UN agency feeds additional 4,000 flood-beleaguered families in Bolivia

21 February 2007

The United Nations World Food Programme (WFP) is feeding an additional 4,000 families in Bolivia, which has been in a state of emergency for a month due to weeks of heavy rains affecting hundreds of thousands of people.

The United Nations World Food Programme (WFP) is feeding an additional 4,000 families in Bolivia, which has been in a state of emergency for a month due to weeks of heavy rains affecting hundreds of thousands of people.

WFP has already delivered food, including micronutrient fortified foods targeted mainly at women and children to prevent a nutritional crisis, to almost 13,000 families in five of the country’s nine Departments.

This latest distribution is in yet another Department, Beni, where approximately 14,000 families have been devastated by floods. Water levels have risen in the Mamore River near Beni’s capital, Trinidad, forcing 235 families to evacuate the area.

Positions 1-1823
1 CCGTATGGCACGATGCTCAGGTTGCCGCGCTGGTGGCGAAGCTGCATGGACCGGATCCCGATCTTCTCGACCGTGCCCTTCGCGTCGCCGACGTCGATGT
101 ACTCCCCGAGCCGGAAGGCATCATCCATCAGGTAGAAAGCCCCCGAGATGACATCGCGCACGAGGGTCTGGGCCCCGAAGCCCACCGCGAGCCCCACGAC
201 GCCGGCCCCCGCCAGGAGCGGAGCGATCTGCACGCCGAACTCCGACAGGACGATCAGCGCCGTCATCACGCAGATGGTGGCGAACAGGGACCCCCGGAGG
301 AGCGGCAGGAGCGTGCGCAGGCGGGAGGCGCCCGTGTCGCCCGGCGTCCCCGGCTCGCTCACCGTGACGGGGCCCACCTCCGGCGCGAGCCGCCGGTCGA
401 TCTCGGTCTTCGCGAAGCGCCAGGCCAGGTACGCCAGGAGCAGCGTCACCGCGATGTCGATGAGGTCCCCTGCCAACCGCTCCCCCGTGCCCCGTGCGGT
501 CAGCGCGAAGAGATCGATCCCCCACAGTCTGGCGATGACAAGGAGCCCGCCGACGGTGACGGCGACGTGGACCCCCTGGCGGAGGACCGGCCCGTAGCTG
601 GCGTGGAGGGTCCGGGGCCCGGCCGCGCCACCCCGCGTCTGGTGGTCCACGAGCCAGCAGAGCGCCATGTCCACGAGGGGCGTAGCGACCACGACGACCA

“The World Food Programme is working very quickly to assist all of these disaster victims,” said Vitoria Ginja, the agency’s Bolivia Country Director. “With the help of the Government and our partners, we will do our best to deliver relief food to them as rapidly as possible.”

WFP is also moving quickly to resupply its warehouse stocks of food in the badly affected city of Santa Cruz.

The El Niño phenomenon is at the root of the especially harsh rain and resulting floods and landslides that have ravaged the country.

 

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